Every security vendor's lab uses different scanning engines and different detection methods. Each has its own strengths and weaknesses and they often use a mix of technologies to detect and remove malware. Scanning engines may use Heuristic Analysis, Behavioral Analysis, Sandboxing and Signature file detection (containing the binary patterns of known virus signatures) which can account for discrepancies in scanning outcomes. Depending on how often the anti-virus or anti-malware database is updated can also account for differences in threat detections. Further, each vendor has its own definition (naming standards) of what constitutes malware and scanning your computer using different criteria will yield different results. The fact that each program has its own definition files means that some malware may be picked up by one that could be missed by another.

Thus, a multi-layered defense using an anti-malware solution and anti-exploitation tools to supplement your anti-virus combined with common sense and following Best Practices for Safe Computing provides the most complete protection.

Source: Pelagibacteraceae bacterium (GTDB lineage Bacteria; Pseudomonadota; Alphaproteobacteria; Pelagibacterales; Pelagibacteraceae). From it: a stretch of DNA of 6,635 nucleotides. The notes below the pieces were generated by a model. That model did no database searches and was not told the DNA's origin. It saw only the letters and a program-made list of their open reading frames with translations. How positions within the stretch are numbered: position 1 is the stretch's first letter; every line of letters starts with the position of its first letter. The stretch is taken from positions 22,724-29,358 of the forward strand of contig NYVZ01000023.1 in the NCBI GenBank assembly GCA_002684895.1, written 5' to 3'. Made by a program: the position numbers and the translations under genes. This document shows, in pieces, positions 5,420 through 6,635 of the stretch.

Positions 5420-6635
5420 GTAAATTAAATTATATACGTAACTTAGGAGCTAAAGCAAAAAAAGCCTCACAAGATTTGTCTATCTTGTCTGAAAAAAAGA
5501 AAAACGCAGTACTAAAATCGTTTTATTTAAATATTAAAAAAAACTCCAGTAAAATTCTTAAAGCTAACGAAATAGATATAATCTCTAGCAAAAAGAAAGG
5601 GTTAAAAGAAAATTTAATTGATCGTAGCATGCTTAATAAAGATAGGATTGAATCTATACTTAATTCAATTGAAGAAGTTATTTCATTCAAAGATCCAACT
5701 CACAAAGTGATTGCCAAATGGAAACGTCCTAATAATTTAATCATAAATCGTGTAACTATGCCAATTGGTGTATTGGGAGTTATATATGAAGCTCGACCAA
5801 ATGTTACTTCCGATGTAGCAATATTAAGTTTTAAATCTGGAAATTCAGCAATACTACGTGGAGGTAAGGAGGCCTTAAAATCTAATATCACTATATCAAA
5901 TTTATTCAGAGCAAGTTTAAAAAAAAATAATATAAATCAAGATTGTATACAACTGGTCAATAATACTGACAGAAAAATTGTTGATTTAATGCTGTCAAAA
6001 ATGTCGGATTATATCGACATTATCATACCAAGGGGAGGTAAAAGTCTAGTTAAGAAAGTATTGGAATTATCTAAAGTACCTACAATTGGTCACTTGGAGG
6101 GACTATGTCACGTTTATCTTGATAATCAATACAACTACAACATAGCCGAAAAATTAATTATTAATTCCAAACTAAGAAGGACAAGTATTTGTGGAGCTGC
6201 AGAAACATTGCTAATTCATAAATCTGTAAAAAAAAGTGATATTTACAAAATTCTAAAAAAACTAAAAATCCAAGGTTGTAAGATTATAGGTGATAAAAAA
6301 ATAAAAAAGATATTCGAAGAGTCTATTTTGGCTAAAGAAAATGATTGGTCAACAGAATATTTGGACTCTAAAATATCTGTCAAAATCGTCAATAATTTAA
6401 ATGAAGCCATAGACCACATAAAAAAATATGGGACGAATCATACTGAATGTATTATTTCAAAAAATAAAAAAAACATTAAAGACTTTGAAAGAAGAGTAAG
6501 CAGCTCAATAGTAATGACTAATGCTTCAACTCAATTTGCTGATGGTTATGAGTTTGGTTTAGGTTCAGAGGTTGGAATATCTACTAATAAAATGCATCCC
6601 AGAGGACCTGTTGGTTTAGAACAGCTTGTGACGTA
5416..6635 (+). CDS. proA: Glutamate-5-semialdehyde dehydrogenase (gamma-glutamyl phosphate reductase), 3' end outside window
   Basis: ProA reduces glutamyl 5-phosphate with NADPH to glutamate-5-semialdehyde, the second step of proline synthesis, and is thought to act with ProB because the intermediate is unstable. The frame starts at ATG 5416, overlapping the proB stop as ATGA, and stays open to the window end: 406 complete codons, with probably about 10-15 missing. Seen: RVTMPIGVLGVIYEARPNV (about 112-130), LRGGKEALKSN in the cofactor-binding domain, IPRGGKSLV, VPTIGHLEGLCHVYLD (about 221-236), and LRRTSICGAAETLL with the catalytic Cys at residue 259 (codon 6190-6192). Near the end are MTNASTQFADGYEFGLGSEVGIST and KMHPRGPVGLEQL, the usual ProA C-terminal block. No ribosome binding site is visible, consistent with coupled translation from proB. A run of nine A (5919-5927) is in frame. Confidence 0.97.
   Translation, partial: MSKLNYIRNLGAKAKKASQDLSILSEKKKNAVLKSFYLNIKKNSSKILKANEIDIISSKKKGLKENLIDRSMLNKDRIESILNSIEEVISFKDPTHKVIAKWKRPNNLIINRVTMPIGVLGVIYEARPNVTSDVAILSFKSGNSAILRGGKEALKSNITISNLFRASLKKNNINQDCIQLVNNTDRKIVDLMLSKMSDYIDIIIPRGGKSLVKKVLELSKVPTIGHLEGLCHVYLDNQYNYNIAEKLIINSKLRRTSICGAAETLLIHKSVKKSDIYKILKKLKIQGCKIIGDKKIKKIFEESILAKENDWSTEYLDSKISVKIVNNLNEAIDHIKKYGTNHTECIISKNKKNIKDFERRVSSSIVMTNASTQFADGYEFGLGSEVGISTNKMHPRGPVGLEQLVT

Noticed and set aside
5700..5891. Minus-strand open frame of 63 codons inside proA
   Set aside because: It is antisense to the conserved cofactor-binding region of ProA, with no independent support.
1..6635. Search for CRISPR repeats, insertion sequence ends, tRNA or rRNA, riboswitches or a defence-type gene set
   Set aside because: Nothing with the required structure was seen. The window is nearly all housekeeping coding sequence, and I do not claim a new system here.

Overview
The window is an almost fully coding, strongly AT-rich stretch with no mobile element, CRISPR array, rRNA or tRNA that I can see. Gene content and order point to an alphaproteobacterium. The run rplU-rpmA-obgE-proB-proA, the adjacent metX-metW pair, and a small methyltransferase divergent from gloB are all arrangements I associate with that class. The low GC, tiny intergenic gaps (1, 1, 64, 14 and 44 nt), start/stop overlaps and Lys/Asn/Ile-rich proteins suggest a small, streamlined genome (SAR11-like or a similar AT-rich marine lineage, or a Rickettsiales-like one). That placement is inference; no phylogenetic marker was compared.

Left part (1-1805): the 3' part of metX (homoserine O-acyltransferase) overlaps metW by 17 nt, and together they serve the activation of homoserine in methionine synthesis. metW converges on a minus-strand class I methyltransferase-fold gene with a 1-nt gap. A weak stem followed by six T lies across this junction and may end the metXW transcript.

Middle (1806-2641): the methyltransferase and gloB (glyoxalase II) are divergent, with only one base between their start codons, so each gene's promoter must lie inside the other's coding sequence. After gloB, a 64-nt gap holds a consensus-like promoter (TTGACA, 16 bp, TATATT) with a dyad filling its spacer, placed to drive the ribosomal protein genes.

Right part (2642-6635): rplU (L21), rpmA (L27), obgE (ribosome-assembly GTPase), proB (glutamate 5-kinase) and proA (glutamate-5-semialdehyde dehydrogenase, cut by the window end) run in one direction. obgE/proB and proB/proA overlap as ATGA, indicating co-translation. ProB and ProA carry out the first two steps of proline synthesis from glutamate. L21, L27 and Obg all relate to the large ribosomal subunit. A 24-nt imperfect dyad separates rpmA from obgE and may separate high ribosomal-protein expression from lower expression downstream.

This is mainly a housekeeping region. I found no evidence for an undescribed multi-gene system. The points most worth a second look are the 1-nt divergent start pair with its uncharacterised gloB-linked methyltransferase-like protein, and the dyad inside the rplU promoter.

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#7 Chris030

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Posted 26 February 2016 - 09:17 AM

Oh then I misunderstood it..

So every company has its own anti-virus or anti-malware software and also own database because of their own specific scanning engines?

I'll look on to those linked posts.



#8 quietman7

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Posted 26 February 2016 - 10:30 AM

...So every company has its own anti-virus or anti-malware software and also own database because of their own specific scanning engines?..

Essentially yes but they are not all created equal...some are more effective than others. Thus, the combination of both anit-virus and anti-malware provides the most comprehensive protection